How does the author create meaning in A Doll's House?
The "meaning" of the play, according to the definition of the term "meaning" in literature, would be, in the words of Professor Jon Lye,
In the conventions, traditions, cultural codes which have been handed down, so that. . . the meaning of the text. . . would be created by common traditions and conventions of usage, practice and interpretation.
This being said, meaning has to convey a cultural, traditional, and emotional connection with readers in order for the text to make any sense to them. That is the essential notion of what meaning is. Let us then explore how the playwright uses these three elements to convey connection and thus create "meaning" in the play.
Culture and conventions connection- The culture to which this refers is the composite of mannerisms, social expectations, and idiosyncrasies of the time and place in which the play occurs. In this case, the "culture" is Victorian society of the mid to late 1800s. The woman is expected to be the proverbial "angel of the household" and social and gender ranks are clearly delineated.
Ibsen creates meaning when all of these elements are presented well in the play, yet they are endangered by the changes that loom in the horizon: changes that are not just circumscribed to Nora, but to a whole era. These will be times in which women will ask questions, demand an active role in society, and question the "establishment." The pretty little "doll's house," in which Nora is the doll, is slowly coming to a sure and steady end.
Tradition- Again, the author presents us with visual "stamps" that, for us, are quite easy to relate to: the warming hearth during winter, the Christmas tree in the living room, children playing in the household, a "happy," cheerful wife, and a hardworking husband. The Helmers are the epitome of traditionalism. Here, the author uses those very stamps to slowly filter in how they are all part of a very large facade. They are all part of a huge illusion of comfort and joy which hides a massive crack in the pavement: the reality which lies beneath that illusion. These include the sacrifices that women make to perpetuate the image of "virtuous perfection" that they are expected to fulfill, the suppression of the rights of females, and the ridiculous expectations bestowed upon them which make the charade continue.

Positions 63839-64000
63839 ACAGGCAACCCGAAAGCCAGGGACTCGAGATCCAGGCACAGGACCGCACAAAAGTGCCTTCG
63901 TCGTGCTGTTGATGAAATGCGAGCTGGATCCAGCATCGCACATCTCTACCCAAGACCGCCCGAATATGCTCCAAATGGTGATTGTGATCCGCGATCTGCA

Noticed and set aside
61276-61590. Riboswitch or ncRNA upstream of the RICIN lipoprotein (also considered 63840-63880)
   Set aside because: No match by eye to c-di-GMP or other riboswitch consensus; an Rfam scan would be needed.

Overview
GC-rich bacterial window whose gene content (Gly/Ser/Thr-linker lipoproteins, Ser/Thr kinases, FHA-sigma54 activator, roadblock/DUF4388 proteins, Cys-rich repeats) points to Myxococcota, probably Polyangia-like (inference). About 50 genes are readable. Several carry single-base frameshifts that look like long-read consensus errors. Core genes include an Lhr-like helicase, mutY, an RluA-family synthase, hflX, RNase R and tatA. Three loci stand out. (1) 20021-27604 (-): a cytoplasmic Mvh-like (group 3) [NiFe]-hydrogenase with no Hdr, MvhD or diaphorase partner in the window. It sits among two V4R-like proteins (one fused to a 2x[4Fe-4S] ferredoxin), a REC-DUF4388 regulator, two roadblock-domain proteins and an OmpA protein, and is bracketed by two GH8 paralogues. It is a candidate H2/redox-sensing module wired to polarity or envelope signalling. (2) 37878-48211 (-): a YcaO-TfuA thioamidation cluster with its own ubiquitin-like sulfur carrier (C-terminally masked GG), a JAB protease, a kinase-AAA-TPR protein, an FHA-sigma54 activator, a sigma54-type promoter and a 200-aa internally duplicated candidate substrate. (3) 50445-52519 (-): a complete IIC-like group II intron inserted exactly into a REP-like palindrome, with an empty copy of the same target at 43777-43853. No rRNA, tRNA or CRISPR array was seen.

Emotion- All of the examples of connections mentioned above elicit feelings of commiseration in the audience. In the case of A Doll's House, the play mainly caused shock when it was first staged.The rebellion of Nora was seen as immoral, and Ibsen caught a lot of backlash with his play.
Certainly, he has an ethical comprehension of human life; however, his own feeling does not always dictate to him the moral law, which in each single case must and should be applied. Besides, as far as the present work is concerned, the effect of the resolution is weakened by the fact that the final scene is too long. Fædrelandet (The Country), Copenhagen, 22 December 1879.
However, the modern reader (and even the progressive reader of Ibsen's era) can understand the meaning that Ibsen intended to convey. Meaning is entirely relevant to the story that we can connect to it. Ibsen created meaning by creating a scenario which we can all relate to in terms of what is real and fake about it. He gave us the entire meaning to the point that it is still understood in today's modern times.